Now that the campaign to give the Order of Canada to Ralph Klein has all but met its goal, one wonders when the effort to hang the same gong on Jacques Parizeau will begin? Seriously! The former premier of Quebec meets the essential qualification.
For months now, a relentless campaign has been under way by a group of journalists, sometime Klein caucus mates and political allies, and other loyalists of the former Alberta premier to ensure that Klein is awarded the country’s highest civilian honour.
Klein — who is now 70 and was premier from 1992 to 2006 — is seriously ailing and that has added to the pressure not to deny him this award during his lifetime. So Klein’s supporters have now broken the rules (not that the rules matter very much for the well-connected in the Canada of Prime Minister Stephen Harper) and proclaimed that they have been privately informed the deal is done. It will be announced on or close to Canada Day, they say.
Klein deserves it, his supporters principally argue, because … because he used to be a premier.
At any rate, that Klein collected sufficient votes to become premier of Alberta is the foundation of the argument offered at various times by such journalists as Don Martin, Don Braid and the anonymous editorialist of the Edmonton Journal whose opinions have now evaporated from the Internet.
They also note that Klein, who was an undeniably popular political figure in this province, also balanced the budget, and sometimes they will remember too that he gave all us Alberta citizens enough cash to purchase a Sony Walkman or an iPod!
Understandably, Klein’s supporters often gloss over some of the more divisive qualities of his time in politics, such as his famous remarks about eastern bums and creeps, made when he was mayor of Calgary in 1988, and his intoxicated late-night visit to a men’s homeless shelter in 2001. Just as understandably, they defend Klein’s more controversial policies — for example, leaving the provincial health care system in a calamitous shambles that persists to this day — as necessary and laudable.
Now, there was a day when merely having held office as a premier was clearly not sufficient to get someone an Order of Canada. But it would seem by the arguments we have heard over the past year or two and, more importantly that seem to have been heard in Ottawa, that those days are behind us.
Well, so be it! And perhaps Klein’s supporters have a point when they say arguments he was a knocker-down of institutions rather than a builder-up of them are just sour grapes by people who disagreed with his policies while in office.
Which is why it seems not so outlandish that someone will soon argue that Parizeau, who managed after all to get elected premier of a majority government in a Canadian province just like Klein, should be awarded the Order of Canada too!
Thankfully for those here in English Canada likely to fly into a swivet at the thought of such a thing, one has the sense Parizeau would not be much interested in that particular honour. He has, after all, been declared a Grand Officer of the National Order of Quebec. (And before you start to sputter and kick, dear readers, remember that our sullen neo-Con prime minister’s newest Quebec advisor, none other that former Canadian prime minister Brian Mulroney, holds the same rank in the same order.)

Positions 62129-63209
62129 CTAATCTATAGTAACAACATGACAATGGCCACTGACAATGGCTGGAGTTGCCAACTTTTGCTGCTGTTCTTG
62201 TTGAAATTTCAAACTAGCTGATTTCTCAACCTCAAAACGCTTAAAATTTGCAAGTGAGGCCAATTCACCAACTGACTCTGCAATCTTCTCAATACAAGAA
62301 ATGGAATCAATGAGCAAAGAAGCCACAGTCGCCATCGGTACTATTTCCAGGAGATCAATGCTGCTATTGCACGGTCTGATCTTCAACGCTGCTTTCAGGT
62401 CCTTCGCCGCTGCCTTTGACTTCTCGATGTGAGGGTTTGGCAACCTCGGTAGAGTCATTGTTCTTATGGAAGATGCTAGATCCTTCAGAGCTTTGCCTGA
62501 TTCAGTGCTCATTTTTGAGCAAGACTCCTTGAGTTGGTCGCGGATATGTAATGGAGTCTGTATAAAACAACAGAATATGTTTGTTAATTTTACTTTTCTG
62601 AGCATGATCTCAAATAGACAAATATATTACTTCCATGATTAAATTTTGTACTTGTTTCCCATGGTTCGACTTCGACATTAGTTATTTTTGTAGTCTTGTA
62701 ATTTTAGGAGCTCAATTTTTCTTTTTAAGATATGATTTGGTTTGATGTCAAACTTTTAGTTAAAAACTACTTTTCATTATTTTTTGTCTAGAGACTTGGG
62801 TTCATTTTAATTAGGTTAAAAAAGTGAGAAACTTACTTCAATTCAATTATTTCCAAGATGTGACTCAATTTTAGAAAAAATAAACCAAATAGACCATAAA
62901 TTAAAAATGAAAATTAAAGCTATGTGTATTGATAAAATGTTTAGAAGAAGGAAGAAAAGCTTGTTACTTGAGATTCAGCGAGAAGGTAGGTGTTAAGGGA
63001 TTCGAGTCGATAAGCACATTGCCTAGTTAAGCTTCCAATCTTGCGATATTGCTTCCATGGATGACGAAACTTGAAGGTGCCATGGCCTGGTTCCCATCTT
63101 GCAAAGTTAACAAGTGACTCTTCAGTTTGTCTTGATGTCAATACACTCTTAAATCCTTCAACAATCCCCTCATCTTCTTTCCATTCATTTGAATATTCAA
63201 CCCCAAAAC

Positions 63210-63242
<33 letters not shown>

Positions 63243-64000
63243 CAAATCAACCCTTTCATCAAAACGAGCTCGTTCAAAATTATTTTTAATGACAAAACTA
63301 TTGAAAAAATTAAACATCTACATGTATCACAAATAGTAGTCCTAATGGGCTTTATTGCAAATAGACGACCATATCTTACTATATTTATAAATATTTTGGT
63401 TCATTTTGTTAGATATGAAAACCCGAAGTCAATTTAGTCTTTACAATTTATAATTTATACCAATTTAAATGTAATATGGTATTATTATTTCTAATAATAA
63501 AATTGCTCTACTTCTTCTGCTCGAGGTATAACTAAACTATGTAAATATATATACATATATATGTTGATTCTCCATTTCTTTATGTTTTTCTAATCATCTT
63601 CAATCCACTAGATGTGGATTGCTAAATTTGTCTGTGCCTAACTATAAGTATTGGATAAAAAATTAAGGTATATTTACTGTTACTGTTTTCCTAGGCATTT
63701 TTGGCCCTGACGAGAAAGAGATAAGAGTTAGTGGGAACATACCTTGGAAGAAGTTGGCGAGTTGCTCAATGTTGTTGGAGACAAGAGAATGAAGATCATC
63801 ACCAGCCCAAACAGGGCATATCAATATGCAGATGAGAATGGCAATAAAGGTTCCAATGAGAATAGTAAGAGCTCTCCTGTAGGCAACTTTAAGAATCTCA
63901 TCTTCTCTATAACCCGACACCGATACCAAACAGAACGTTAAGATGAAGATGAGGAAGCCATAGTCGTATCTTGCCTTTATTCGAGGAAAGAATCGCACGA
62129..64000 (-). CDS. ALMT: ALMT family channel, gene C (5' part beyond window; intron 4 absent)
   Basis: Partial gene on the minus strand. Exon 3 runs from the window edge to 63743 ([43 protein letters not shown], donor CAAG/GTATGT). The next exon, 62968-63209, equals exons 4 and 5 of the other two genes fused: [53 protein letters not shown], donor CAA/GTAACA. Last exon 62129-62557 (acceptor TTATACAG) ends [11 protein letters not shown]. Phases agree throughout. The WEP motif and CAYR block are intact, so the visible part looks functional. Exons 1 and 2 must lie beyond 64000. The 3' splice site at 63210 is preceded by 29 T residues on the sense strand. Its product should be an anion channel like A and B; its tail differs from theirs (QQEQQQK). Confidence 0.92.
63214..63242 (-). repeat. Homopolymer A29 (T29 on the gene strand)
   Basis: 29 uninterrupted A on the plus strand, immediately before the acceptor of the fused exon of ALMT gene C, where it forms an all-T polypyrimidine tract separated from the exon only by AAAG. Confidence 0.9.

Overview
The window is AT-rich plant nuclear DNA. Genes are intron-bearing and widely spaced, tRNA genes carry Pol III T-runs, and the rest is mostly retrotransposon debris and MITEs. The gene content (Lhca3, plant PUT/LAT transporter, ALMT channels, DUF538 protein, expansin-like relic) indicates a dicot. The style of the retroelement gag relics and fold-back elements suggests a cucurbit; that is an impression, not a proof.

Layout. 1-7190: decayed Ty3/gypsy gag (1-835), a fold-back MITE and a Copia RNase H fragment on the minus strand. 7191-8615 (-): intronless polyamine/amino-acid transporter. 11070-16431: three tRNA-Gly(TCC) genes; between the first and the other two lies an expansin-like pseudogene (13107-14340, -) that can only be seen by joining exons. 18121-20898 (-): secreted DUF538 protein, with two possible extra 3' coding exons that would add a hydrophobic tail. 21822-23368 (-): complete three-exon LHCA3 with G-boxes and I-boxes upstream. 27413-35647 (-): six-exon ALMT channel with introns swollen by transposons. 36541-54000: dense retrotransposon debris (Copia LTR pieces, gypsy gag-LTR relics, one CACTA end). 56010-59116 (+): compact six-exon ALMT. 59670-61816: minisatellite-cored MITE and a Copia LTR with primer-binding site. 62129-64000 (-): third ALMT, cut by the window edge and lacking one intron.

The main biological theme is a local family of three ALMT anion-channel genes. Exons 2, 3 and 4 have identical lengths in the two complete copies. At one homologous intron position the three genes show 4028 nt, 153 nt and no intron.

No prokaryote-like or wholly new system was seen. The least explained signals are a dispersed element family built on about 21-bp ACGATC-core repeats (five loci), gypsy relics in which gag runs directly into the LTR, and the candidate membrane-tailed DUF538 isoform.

What’s more — unlike Parizeau, I guess — when Mr. Klein received a manifesto urging sovereignty-association for Alberta from a gang of dangerous Western separatists, he had the good sense to file it where it belonged, in the trash bucket.
But all this history brings us to a serious point. Perhaps it’s time to recognize what has been obvious all along about this Order of Canada to anyone who has been paying attention — to wit, that it is now and ever shall be essentially political.
To the winners go the spoils and, in an era where conservatives dominate the government, a disproportionate number of conservatives are going to be awarded Orders of Canada. If Klein gets one too, well, there are certainly worse people who nowadays remain qualified to wear the pin of the Order in their lapel!
So let’s not lose any sleep about this particular award, although we should make darned certain that at least one more former Conservative Alberta premier gets one too. To wit: surely the hapless Ed Stelmach deserves the honour! To him, after all, fell the political risk and the political cost of trying — not always with much success — to straighten out the catastrophic mess Klein left in Alberta’s health care system, its crumbling infrastructure and its give-away petroleum royalty regime.
While we’re at it, perhaps we should change the rules so that no one who has been awarded an Order of Canada can be stripped of the award — no matter what his or her subsequent sins may be.
Remember Stephen Fonyo, who made a valuable contribution to Canadian life by raising money to fight cancer, which had taken his leg, yet who was stripped of his membership in the Order for flaws not so different from those that bedevilled Klein.
Fonyo’s greatest failure, it can be seen now, was not having been the premier of a Canadian province.
This post also appears on David Climenhaga’s blog, Alberta Diary.